Woodpeckers are adapted to forage on ants and termites and to drill out nest holes in trees.
There are two resident species found only on Grand Cayman, the West Indian Woodpecker and the Northern Flicker and one migrant occurs throughout the Cayman Islands, the Yellow-Bellied Sapsucker.
Both the West Indian Woodpecker and the Northern Flicker eat many insects and termites which help keep the insect population in balance – so they are good to have around your house! How many differences can you see between the West Indian Woodpecker and the Northern Flicker? The following information was sourced from ‘Birds of the Cayman Islands’, written by Patricia Bradley with photographs by Frank Roulstone.
The West Indian Woodpecker
The West Indian Woodpecker male has a brilliant crown and nape with a pale forehead. The female has a brilliant red nape and hindneck with a grey forehead and crown. Both adults have pinkish grey faces with the distinguishing feature of unmarked underparts. These birds have a red patch on the lower abdomen which is often hard to see and the wings display fine bars of black and creamy white. The range of this species is Grand Cayman, Cuba, and the Bahamas. The West Indian Woodpecker breeds and forages in all woodland habitats. This bird drills for ants less than the Northern Flicker and also forages for fruits, tree frogs and insects, mainly beetles. It is fairly common breeding resident on Grand Cayman and nests in a cavity drilled in a dead tree from January to August with a clutch of four.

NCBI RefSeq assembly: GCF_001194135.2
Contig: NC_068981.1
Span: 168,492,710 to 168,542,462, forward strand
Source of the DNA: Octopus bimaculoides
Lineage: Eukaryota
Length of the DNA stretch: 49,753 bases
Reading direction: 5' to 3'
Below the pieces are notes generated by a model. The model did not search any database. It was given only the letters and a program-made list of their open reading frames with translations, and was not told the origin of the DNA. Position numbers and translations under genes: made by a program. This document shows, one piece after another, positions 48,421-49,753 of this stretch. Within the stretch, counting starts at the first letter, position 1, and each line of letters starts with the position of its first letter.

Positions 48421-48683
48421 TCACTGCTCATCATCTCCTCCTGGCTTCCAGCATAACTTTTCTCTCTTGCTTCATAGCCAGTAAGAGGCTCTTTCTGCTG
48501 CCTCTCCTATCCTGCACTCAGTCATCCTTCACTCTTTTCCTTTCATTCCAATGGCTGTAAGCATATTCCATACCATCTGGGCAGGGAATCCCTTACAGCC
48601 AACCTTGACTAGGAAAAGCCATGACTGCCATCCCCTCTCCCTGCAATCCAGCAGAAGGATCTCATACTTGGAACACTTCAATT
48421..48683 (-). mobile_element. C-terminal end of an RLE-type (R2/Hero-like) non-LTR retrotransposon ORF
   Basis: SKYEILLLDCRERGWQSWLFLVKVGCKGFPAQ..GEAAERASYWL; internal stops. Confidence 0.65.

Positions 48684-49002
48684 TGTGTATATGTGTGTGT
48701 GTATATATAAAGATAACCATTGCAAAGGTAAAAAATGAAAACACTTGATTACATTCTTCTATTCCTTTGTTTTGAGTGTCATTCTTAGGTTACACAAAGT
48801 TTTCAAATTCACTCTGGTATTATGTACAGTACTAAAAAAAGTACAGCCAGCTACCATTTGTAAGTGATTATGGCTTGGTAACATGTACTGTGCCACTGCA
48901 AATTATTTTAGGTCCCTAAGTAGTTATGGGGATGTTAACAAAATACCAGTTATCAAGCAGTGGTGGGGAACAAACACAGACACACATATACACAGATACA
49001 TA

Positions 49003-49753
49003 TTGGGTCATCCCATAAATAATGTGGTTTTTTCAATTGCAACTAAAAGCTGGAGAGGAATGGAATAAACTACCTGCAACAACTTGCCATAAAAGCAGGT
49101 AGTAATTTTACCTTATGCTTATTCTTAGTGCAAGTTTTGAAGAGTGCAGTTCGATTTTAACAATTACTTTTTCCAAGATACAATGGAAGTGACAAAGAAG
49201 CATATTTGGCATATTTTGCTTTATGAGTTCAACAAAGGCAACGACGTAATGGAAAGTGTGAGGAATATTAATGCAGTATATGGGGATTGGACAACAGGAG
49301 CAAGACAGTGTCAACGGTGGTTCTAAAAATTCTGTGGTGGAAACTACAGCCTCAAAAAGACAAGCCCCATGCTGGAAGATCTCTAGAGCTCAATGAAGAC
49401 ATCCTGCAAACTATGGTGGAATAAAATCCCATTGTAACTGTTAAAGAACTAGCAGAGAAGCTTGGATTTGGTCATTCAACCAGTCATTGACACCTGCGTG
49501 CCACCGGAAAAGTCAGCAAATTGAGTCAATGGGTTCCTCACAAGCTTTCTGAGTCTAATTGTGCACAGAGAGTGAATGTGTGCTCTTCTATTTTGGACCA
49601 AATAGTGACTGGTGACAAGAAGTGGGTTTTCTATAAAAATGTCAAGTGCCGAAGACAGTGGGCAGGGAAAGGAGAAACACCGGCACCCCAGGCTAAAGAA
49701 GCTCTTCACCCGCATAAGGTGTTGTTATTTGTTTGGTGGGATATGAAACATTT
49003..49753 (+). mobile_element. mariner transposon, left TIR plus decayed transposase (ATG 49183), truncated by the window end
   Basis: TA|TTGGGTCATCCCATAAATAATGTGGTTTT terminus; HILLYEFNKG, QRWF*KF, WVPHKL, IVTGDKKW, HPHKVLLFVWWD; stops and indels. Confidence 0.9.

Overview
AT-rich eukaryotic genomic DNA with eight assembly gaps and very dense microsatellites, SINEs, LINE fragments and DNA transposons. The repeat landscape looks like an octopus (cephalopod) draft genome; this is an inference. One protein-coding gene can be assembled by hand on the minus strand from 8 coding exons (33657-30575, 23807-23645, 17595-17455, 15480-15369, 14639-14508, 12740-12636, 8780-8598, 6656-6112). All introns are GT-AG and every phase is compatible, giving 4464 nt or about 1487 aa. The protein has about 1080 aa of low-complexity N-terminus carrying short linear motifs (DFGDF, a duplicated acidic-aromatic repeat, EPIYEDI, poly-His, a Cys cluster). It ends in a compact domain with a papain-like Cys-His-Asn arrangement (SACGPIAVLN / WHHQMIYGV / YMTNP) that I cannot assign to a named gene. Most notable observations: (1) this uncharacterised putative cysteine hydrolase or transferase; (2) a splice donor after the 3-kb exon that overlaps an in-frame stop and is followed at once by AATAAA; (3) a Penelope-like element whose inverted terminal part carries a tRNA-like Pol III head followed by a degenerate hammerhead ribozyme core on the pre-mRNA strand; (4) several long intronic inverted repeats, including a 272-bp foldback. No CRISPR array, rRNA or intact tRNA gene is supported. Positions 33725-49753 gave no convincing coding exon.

The Northern Flicker or ‘Black-heart’
The Northern Flicker, known locally as ‘Black-heart’ breeds and forages in all habitats and feeds almost exclusively on ants, termites and larvae both in trees and on the ground. This bird nests in a tree cavity from January to August as well. The range of this species is Grand Cayman, Cuba, North America, and Central America. Both male and female adults have cinnamon buff forehead, face, throat and sides of the neck. The crown and nape are grey with a distinguishing scarlet triangle on the centre nape. The back and wings display grayish brown and black bars with a white rump, heavily patched with black. There is a large black patch on the upper breast whereas the lower breast and abdomen are a whitish cinnamon with black spots. When the Northern Flicker is in flight, you can see that the under wing and under tail coverts are a rich yellow.
Grow Cayman Plants and encourage Cayman Wildlife! For more information, to share your knowledge or if you would like to get involved with the many activities in the National Trust’s Know Your Islands Program, please visit www.nationaltrust.org.ky, or call 949-0121.The weekly column from the National Trust is submitted by Marnie Laing, Education Programs Manager at the Trust.
Last week’s answer: The Salina Reserve is currently the Trust’s largest nature reserve, with an area of approximately 625 acres comprising sedge and buttonwood swamps, dry shrubland and forest in an intricate mosaic.
Trivia question: How deep is the Cayman Trench?
Look for the answer in next week’s feature!